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The British agricultural revolution

Hoyle, R. (2024) The British agricultural revolution. In: Whayne, J. (ed.) The Oxford Handbook of Agricultural History. Oxford University Press, pp. 532-551. ISBN 9780190924164

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To link to this item DOI: 10.1093/oxfordhb/9780190924164.013.28


This chapter offers a new interpretation of the British agricultural revolution. It begins by reviewing the historiography of the late eighteenth-century agricultural revolution, showing how the idea had been largely abandoned by the 1980s but has since been revived. The background to it is quickly sketched in, including population growth, but also a move away from arable cultivation through enclosure. The impact of English population growth on Scotland and Ireland is considered. It is explained how contemporaries saw agrarian change in the late eighteenth century as evidence of failure, given that England moved from being an exporter to an importer of grain. War after 1793 encouraged a revival of arable agriculture and massive investment in agriculture including the enclosure of wastes; after 1815 there was a perception that a bubble had burst. The argument that an agricultural revolution took place in the depressed years after 1815 is quickly reviewed.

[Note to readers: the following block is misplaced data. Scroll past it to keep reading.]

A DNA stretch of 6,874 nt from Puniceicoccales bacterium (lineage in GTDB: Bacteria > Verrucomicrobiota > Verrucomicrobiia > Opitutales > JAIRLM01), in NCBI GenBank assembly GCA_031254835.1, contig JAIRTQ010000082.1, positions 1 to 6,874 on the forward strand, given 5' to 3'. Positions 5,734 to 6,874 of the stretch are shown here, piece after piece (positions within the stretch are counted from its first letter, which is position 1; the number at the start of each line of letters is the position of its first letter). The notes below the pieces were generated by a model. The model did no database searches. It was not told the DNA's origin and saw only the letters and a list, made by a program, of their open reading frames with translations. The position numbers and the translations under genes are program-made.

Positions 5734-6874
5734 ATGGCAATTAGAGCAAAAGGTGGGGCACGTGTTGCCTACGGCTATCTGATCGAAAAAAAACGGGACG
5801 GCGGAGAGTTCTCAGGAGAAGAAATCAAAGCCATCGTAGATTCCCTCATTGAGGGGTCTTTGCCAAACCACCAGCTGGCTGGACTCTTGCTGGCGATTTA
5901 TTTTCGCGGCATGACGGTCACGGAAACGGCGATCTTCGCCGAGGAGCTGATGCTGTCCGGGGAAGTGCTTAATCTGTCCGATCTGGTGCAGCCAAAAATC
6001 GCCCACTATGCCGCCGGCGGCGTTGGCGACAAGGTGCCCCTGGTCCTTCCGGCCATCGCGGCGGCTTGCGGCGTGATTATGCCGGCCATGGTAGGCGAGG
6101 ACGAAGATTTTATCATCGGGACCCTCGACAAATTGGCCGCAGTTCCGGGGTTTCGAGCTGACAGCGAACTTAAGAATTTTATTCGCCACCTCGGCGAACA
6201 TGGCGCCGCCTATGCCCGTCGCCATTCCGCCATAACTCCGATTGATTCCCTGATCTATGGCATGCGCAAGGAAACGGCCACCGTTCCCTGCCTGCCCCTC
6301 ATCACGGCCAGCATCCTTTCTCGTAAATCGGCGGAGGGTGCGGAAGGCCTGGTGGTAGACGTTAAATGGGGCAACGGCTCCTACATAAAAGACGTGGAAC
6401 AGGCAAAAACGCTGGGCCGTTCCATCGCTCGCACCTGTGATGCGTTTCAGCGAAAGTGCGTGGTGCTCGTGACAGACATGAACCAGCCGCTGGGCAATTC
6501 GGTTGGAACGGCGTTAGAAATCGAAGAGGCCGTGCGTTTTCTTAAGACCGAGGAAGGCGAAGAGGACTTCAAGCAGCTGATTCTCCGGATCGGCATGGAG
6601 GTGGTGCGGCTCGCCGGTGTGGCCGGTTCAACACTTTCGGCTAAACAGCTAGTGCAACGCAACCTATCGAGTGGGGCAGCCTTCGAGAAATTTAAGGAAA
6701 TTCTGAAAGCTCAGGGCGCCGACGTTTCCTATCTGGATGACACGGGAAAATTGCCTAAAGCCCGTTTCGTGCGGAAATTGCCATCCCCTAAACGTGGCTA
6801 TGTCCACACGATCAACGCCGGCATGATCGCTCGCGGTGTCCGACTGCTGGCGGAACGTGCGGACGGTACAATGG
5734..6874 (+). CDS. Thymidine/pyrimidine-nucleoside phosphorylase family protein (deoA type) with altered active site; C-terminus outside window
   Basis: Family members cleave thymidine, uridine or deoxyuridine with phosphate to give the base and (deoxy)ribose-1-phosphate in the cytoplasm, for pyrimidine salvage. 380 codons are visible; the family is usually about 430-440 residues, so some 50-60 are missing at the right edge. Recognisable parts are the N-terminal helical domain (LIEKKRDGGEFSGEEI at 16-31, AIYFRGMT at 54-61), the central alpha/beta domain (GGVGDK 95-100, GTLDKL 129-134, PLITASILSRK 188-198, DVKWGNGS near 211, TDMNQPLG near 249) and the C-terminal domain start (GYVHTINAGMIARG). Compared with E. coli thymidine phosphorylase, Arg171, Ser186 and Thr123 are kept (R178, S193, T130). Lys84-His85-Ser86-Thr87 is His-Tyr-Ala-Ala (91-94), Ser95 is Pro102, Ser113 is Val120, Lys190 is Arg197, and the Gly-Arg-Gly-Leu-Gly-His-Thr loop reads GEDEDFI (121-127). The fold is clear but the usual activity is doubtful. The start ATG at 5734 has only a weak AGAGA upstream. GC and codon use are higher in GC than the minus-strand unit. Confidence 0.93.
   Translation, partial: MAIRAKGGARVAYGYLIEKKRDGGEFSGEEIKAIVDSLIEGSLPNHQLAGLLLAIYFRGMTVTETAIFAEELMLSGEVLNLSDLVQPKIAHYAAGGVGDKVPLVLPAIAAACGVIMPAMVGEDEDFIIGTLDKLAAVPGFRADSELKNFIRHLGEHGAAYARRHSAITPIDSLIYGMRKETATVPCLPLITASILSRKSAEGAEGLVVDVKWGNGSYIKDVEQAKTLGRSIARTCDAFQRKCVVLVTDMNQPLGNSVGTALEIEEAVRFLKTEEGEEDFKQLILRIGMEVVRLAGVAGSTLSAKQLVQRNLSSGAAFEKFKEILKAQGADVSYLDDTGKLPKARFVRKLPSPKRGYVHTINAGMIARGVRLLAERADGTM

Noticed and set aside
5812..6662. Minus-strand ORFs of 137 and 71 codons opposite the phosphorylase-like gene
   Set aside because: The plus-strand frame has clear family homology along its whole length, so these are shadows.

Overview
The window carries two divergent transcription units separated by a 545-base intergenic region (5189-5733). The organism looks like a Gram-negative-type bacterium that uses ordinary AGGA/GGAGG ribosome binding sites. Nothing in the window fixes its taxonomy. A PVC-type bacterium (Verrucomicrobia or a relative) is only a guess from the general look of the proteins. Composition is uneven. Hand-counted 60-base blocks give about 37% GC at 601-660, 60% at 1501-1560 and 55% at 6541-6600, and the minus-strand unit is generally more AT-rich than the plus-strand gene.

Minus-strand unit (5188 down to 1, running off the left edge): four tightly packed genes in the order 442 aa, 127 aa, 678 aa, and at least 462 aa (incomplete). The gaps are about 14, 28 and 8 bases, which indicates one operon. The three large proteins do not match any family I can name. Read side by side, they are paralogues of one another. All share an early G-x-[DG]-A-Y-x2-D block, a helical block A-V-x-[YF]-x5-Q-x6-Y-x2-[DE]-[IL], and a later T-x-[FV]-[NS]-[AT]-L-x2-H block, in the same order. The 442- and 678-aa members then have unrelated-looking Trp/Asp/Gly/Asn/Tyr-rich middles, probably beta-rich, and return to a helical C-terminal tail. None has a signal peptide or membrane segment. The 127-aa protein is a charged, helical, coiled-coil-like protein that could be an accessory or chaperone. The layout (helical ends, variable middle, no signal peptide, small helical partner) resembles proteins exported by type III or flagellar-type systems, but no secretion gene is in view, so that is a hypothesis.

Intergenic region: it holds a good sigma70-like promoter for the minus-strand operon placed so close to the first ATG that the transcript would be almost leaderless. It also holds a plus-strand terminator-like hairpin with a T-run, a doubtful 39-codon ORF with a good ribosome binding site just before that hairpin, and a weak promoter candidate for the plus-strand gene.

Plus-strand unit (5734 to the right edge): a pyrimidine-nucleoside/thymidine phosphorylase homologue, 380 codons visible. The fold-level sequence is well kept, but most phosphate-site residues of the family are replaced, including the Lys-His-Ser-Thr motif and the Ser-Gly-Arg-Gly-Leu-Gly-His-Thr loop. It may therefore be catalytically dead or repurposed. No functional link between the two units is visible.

Item Type:Book or Report Section
Divisions:Arts, Humanities and Social Science > School of Humanities > History
ID Code:115893
Publisher:Oxford University Press

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